Gippsland, in regional Victoria, is home to natural resources, a commodities economy and over 150,000 people. It’s also home to The Gippsland Line, a critical rail link for people in growing communities to access employment, education and critical health services.

As part of VicConnect, our alliance with UGL Limited and Decmil, we are helping upgrade the line to deliver more frequent and reliable train services by providing community engagement, architectural and urban design, sustainability, rail engineering, structural engineering, safety and security, and building services for four station upgrades and community precincts.

Our design vision places each station at the heart of the community, improving public amenity, accessibility and providing a strong sense of place. From the start of the project, we worked with the community and stakeholders to understand their needs and perspectives. We also developed a creative arts strategy for local Indigenous artists to create public art installations.

Collaboration, and transparency guided our approach for a holistic and purposeful design. We took a systems-thinking approach, incorporating architecture, track design, structural engineering, civil engineering, fire engineering, safety and security, urban planning and landscape architecture, to create better connected regional communities

Bringing humanity and purpose into design

While patronage is smaller in regional communities, rail is critical for connectivity and stations are an integral part of the social fabric. Each of the four communities had unique needs – our challenge was to balance our client’s vision, transport needs and each community’s identity and sense of place to create a functional yet desirable public transport experience.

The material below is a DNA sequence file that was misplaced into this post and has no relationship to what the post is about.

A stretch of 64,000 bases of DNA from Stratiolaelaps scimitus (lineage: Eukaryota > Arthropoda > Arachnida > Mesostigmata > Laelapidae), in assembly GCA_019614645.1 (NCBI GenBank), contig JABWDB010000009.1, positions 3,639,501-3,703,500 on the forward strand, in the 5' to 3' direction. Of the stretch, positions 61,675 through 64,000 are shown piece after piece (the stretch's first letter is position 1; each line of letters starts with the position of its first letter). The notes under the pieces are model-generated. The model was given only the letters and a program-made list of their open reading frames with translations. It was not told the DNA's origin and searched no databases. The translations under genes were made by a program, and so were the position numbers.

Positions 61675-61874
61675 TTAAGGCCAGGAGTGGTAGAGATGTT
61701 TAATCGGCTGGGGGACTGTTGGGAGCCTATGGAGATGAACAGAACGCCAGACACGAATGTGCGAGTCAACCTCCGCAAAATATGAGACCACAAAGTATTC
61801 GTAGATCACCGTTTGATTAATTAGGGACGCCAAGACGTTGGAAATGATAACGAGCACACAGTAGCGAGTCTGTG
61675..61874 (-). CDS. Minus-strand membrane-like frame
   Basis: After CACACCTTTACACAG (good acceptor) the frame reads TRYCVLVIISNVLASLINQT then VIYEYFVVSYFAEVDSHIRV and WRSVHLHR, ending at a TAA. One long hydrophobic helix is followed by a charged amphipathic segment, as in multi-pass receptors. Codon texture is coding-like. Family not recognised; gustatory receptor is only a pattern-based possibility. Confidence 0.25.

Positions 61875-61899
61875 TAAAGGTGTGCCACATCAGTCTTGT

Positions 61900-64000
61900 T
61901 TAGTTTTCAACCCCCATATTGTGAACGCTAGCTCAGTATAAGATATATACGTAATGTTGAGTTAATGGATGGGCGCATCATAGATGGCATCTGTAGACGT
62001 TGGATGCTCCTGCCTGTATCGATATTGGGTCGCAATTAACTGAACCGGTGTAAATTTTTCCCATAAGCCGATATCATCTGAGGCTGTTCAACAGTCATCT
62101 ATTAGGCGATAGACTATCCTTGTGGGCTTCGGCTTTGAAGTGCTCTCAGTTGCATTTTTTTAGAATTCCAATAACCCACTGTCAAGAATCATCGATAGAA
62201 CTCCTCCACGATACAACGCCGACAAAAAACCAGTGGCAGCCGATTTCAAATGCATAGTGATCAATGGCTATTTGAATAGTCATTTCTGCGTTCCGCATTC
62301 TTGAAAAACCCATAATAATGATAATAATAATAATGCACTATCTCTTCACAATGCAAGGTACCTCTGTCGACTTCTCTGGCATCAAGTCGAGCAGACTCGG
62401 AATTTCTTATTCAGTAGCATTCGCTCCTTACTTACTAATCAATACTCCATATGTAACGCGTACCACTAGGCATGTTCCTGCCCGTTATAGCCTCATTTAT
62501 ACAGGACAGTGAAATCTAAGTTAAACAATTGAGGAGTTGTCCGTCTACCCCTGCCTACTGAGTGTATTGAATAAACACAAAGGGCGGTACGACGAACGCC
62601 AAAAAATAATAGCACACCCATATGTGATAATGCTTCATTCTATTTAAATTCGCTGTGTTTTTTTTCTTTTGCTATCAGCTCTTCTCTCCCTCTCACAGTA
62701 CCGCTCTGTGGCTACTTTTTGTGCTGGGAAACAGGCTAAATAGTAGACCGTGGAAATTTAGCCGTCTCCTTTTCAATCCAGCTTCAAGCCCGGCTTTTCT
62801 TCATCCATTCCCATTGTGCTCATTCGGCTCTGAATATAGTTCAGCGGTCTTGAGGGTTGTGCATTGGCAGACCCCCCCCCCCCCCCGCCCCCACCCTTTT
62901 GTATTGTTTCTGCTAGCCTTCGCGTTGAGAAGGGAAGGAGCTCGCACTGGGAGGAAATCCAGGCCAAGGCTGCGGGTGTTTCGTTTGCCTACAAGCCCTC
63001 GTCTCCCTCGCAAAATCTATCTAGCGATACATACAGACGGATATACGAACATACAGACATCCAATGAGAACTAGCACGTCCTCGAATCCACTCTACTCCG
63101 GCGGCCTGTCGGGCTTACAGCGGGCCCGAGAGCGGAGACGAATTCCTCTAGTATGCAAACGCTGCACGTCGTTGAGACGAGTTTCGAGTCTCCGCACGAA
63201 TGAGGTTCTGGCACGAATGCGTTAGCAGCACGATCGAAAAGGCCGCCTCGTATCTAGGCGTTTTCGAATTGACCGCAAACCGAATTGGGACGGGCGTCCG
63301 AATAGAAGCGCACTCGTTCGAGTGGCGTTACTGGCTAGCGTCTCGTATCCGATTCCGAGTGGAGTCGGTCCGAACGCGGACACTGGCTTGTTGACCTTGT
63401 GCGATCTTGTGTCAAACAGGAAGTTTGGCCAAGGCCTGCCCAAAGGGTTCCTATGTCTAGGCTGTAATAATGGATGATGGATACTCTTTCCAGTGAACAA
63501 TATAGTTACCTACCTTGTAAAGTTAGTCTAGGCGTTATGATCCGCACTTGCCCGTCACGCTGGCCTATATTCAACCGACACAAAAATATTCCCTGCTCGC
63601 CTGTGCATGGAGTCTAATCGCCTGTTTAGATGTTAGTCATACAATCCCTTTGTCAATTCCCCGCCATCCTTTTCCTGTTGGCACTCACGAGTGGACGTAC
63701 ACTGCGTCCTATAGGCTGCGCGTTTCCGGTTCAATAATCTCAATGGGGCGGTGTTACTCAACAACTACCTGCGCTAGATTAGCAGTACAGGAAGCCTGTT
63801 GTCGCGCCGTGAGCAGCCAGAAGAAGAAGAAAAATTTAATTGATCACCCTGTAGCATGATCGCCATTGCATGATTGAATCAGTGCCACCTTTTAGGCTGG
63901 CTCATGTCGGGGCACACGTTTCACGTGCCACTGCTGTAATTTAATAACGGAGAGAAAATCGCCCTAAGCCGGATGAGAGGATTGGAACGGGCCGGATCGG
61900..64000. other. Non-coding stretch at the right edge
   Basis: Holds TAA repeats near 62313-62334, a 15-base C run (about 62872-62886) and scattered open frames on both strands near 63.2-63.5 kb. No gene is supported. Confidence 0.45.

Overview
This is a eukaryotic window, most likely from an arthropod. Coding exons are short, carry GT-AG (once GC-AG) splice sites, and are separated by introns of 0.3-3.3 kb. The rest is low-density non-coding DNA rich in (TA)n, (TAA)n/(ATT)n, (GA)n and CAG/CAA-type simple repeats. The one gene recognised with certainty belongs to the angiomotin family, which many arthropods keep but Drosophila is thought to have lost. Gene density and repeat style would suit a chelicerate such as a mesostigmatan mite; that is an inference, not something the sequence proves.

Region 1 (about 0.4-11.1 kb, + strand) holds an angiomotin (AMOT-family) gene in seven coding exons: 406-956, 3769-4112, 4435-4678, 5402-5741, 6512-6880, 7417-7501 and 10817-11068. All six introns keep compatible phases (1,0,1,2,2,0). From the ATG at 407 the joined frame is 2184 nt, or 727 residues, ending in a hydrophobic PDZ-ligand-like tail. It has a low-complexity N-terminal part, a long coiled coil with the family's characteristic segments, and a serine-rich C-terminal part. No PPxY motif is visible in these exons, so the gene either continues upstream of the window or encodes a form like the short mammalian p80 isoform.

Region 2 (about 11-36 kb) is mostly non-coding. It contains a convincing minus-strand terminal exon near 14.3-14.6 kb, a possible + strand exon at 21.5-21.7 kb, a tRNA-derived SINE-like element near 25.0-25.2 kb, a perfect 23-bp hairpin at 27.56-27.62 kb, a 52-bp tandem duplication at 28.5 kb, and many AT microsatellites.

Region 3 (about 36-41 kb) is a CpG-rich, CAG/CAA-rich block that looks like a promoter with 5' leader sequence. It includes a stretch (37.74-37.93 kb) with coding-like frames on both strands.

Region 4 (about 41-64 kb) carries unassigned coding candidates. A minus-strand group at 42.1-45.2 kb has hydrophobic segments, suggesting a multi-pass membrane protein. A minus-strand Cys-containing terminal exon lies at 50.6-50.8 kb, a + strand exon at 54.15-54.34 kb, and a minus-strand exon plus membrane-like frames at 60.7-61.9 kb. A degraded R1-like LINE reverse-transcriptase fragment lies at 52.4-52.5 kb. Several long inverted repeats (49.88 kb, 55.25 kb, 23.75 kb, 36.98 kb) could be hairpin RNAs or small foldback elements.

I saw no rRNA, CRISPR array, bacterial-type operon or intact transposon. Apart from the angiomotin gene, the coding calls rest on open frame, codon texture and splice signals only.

At the start of the project, we created an urban artwork design strategy to reflect each community’s culture, and to increase awareness of the local Indigenous communities.

Local artist Marilyn Fenton designed traditional Gunaikurnai line patterns which were sandblasted into the new forecourts at Morwell and Traralgon stations. The patterns depict men and women, travel, meeting and the five Gunaikurnai clans. 

To understand local needs and perspectives, we engaged communities early in the project. With the pandemic preventing face to face communication, we invited a diverse group of community members to digital workshops and used Fuse, our digital collaboration tool, to show community members a virtual representation of the station design. We then collated the ideas and perspectives on a digital whiteboard to help inform the design.

We took a social procurement approach, making a conscious effort to engage local Indigenous suppliers and contractors. We engaged with RASP, a 100% privately-owned Indigenous company, for engineering drafting services. In conjunction with the wider Alliance approach, the Alliance has exceeded its targets for Indigenous and social procurement to make a real difference to people's lives and careers.

A safe, accessible and sensitive station design for Traralgon

Traralgon has a masterplan foreseeing the area’s predicted growth, and currently has the most rail patronage in the Gippsland region. Our team referenced the masterplan to improve access and amenity. 

The station, located in a heritage precinct, had an old narrow footbridge for passengers to access the station – the tallest structure in the town. The footbridge provided no weather protection and had limited lighting and accessibility for people with limited mobility.

We designed a new overpass to replace the footbridge, featuring four lifts, stairs, a light-filled interior and cladding to protect users from weather. For the structure, we chose geometry and materials, such as perforated walls, and colours to compliment the surrounding heritage buildings and the community’s aesthetic.